1256–1349 A city in a principality and a kingdom

The first written mention of Lviv dates back to 1256.At that time the city located to the west and the north from the hill Vysokyi Zamok (the High Castle) in the basin of Poltva River. The city had solid fortifications for its time. It situated on the cross of important trade routes which met on the square in the center of the city. This square is now known as Staryi Rynok (the Old Market) Square. The buildings and the street network were arranged into an irregular layout due to the topographic conditions.

After the death of the last hair of Halychkings and many political wars the city came under the rule of Polish kingdom.

1349 – 1349 – 1772: Lviv during the Renaissance and the Baroque age

From the year 1349 Lviv lives under the rule of the Polish kingdom. At that time the new city is being built southward from the original one. The new part comprises its own fortifications and has a rectangular grid layout of streets with a Rynok (Market) Square in the center. The north-south trade route goes through the city laying two main streets – Halytska and Krakivska.

Eventually Lviv became a regional center for trade and crafts. The city authority fostered economic activity in many ways. This welfare of the city was reflected in architecture and construction as well. New buildings were erected wherever possible and land prices within the city fortifications became extremely high.

During 15-17th centuries many monastic orders came to Lviv. Bernardine was one of catholic orders which were well represented. A number of fortified monasteries and churches have been constructed around the city. This created a system of objects that dominated the skyline around the inner city. The overall belt of fortified monasteries and churches around Lviv comprised about 46 structures.

19th century and the new age

In the end of 18th century, as a result of political crisis in the country, in 1772 Lviv turns under the rule of the Austrian Empire. The new political reality brings new radical changes for the city. The profound transformations of Lviv started, turning its image from medieval to the city of the “New Time”. This period can be divided into several stages:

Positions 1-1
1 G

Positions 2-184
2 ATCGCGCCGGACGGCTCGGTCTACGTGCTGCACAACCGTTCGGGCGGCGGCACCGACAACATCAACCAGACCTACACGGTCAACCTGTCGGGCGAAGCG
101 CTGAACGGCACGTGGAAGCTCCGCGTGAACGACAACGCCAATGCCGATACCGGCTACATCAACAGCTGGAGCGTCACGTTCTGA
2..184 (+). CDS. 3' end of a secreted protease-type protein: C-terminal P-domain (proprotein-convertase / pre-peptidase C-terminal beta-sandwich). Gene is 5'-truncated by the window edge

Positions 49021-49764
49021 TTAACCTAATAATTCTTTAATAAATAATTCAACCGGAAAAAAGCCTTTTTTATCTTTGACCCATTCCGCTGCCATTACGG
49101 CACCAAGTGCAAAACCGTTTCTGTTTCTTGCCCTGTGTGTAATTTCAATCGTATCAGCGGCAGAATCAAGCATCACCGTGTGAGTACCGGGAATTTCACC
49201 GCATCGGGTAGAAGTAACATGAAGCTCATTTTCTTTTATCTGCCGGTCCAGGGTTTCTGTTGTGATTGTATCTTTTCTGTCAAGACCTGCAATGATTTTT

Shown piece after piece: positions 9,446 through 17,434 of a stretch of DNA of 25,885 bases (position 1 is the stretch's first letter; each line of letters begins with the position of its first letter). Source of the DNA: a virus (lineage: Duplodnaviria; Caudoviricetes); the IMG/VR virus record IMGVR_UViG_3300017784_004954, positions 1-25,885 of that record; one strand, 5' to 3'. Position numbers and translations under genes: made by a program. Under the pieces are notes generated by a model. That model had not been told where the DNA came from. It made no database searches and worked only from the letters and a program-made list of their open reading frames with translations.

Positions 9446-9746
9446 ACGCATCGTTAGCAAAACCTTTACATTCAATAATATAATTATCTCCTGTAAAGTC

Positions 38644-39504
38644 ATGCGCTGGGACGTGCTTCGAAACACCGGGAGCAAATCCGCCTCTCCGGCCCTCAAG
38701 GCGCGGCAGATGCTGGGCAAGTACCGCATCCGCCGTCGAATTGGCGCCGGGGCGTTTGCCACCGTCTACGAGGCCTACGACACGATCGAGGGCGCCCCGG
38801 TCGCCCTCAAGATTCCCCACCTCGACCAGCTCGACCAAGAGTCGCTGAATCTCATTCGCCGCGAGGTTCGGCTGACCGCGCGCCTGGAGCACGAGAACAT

Stage 1 (1770 – 1820s): the city sanitation. During that stage the city fortifications were turned down. That is the time when the green ring was founded.

Stage 2 (1820 – 1840s): the outer city development and the reconstruction of the central core. The city that was no longer limited by defensive walls, started to expand rapidly outside its former limits.

The new buildings have been erecting along the main access roads. Therefore the radial street order emerged. The direct streets were not possible to build due to dramatic topography of the surrounding landscape.

Stage 3 (1840 – 1890s): giving a representative image to a green ring and densification of the outskirts, establishing of the cities administrative boundaries and zoning.

The city population was increasing dramatically and Lviv became the third biggest city of Austro-Hungarian Empire. In the second half of 19th century the construction of train stations on the west and north-east fueled the city expansion even more. The remaining northern and south-western parts became gradually occupied by industrial uses.

In the early 20th century the city population doubles and comprises nearly 222,350 inhabitants.

Lviv in the 20th century

During the period between the World Wars, after the collapse of Austro-Hungarian Empire, Lviv becomes a part of a Polish state. This period is known for the city population decrease and the downshift of the city growth. On the contrary to these degradation processes, complex city development projects are being developed, which later became a base for further development plans.

Although the city relatively survived during the WWII, its political state as well as its demographic consistency was profoundly changed. In 1950s the new Soviet power intended to turn a city into industrial giant of its region. Thus the new vast industrial areas emerged on the north and west of Lviv. It caused a dramatic income of workers from rural areas across the region and the population increased once again. This rapid urbanization and industrialization caused the emergence of the new strictly residential neighborhoods on the north and south of the city. Therefore the city boundaries shifted outwards and the neighboring villages were consumed.

In the end of 20th century the city population constituted around 850,000 inhabitants.

After the collapse of the Soviet Union in 1990s, the city growth decreased dramatically.

In 2000s the need for reconstruction of the existing urban fabric in both the central core and the outskirts stood out of high importance. The need for bringing the city to meet the demands of today is recognized to be the top priority.